Dairy Sires Special
After the depression of 1920-21 the Burlington Railroad sought to revive freight traffic in its western territory. John B. Lamson, head of the Burlington's Agricultural Development Department, initiated an educational campaign directed primarily at farmers. The Burlington and other companies had previously experimented with special educational trains and had demonstrated the practicality of such an approach. Of special interest to Nebraskans is the "Nebraska Purebred Dairy Sires Special" of 1924.
The 1924 Burlington campaign to improve dairying in Nebraska was part of a general plan to encourage farm diversification and to reduce production costs. Since 1913 the Burlington had encouraged dairy development in Nebraska through exhibit cars and through the purchase and shipment of purebred dairy stock for Nebraska farmers. The 1924 plan for the most part consisted of exchanging purebred animals for scrubs in order to improve the state's dairy herds.
The newly formed Nebraska Dairy Development Society, the agricultural school at the University of Nebraska, and the stock breeders of the state joined the Burlington in the 1924 campaign. Plans called for the special train to be in Lincoln on Sunday, October 5, 1924, for public inspection; then it was to run until October 23 through thirty-one towns. The train itself consisted of twelve cars: three carried livestock; two contained dairy exhibits; one served as a demonstration car; two held feed and equipment; and one provided accommodations for personnel accompanying the train. Statewide press and radio gave active assistance to the campaign. Will Maupin and H. H. Biggar, two of the leading farm writers in Nebraska, covered the entire tour.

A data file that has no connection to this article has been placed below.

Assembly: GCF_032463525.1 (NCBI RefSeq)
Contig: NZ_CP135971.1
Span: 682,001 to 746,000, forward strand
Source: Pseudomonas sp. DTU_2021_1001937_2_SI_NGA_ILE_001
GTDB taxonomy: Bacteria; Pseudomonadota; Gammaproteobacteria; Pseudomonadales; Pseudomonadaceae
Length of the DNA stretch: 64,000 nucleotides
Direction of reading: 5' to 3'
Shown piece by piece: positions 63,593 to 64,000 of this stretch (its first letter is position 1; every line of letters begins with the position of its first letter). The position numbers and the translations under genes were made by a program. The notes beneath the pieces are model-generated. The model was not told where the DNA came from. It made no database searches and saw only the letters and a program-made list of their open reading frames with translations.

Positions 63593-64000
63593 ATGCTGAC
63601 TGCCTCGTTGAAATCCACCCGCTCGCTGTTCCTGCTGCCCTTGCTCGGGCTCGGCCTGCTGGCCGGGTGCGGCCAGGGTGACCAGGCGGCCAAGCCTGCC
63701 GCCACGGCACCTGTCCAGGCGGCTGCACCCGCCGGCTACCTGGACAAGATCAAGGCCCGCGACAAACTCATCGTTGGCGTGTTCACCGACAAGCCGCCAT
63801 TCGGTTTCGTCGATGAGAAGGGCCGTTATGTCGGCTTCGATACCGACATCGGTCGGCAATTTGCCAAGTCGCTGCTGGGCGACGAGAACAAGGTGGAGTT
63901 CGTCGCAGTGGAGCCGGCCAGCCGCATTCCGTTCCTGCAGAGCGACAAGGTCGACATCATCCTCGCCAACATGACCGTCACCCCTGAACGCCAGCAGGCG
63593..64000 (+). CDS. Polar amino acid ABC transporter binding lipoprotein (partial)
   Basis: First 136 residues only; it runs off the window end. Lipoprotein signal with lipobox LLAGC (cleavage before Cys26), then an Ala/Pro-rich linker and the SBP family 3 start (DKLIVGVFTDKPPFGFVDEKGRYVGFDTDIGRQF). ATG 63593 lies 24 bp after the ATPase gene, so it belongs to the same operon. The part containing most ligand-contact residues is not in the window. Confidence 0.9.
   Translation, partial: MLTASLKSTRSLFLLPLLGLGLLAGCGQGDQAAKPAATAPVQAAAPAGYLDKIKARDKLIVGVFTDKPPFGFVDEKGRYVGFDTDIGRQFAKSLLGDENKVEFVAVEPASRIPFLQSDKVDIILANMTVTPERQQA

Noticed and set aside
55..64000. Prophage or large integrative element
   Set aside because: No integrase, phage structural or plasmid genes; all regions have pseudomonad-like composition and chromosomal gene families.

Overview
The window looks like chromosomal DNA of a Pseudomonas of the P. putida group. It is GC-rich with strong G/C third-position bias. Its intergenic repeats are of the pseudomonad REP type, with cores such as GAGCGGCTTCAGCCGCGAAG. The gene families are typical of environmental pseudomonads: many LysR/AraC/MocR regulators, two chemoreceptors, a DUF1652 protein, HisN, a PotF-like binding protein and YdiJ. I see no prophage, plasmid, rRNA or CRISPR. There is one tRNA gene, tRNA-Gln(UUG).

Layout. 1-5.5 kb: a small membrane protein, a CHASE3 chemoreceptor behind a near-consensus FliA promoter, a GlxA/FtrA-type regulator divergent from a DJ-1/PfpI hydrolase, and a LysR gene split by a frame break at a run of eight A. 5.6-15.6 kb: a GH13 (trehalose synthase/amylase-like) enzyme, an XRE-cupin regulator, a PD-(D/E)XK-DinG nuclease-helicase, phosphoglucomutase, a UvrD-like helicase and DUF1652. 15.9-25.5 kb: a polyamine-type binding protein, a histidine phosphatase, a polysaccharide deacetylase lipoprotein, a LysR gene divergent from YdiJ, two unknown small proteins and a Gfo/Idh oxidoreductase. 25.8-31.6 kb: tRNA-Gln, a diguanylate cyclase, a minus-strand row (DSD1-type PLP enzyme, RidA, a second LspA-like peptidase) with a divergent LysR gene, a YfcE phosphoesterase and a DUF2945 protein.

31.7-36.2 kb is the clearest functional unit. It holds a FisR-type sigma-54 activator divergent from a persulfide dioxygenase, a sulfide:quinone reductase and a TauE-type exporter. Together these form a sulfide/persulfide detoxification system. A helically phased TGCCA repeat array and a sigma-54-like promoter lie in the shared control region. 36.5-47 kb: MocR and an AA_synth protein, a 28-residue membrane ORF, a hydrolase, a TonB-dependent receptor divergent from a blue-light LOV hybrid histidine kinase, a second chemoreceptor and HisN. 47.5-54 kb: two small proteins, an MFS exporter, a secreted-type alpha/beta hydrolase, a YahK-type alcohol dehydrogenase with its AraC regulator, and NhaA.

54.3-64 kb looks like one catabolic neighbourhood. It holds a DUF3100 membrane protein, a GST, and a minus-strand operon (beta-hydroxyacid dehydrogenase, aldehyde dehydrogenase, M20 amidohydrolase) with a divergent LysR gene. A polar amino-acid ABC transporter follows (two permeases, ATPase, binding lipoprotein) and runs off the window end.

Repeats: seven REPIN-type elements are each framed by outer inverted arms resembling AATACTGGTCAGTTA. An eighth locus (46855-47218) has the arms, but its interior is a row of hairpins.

The "Nebraska Purebred Daily Sires Special" was well attended. A total of 71,335 persons passed through the train between October 5 and October 23. The average attendance was 2,229, with a high of 4,066 at Broken Bow and a low of 734 at Greeley. A second inspection trip was arranged for October 1926 to obtain additional firsthand information on the bulls which had been exchanged in 1924.
As a result of this train, many farmers acquired their first purebred stock, and the number of cows bred to purebred bulls increased considerably in each locality. The 100,000 or more visitors to the train better understood the virtues of purebred dairy stock.
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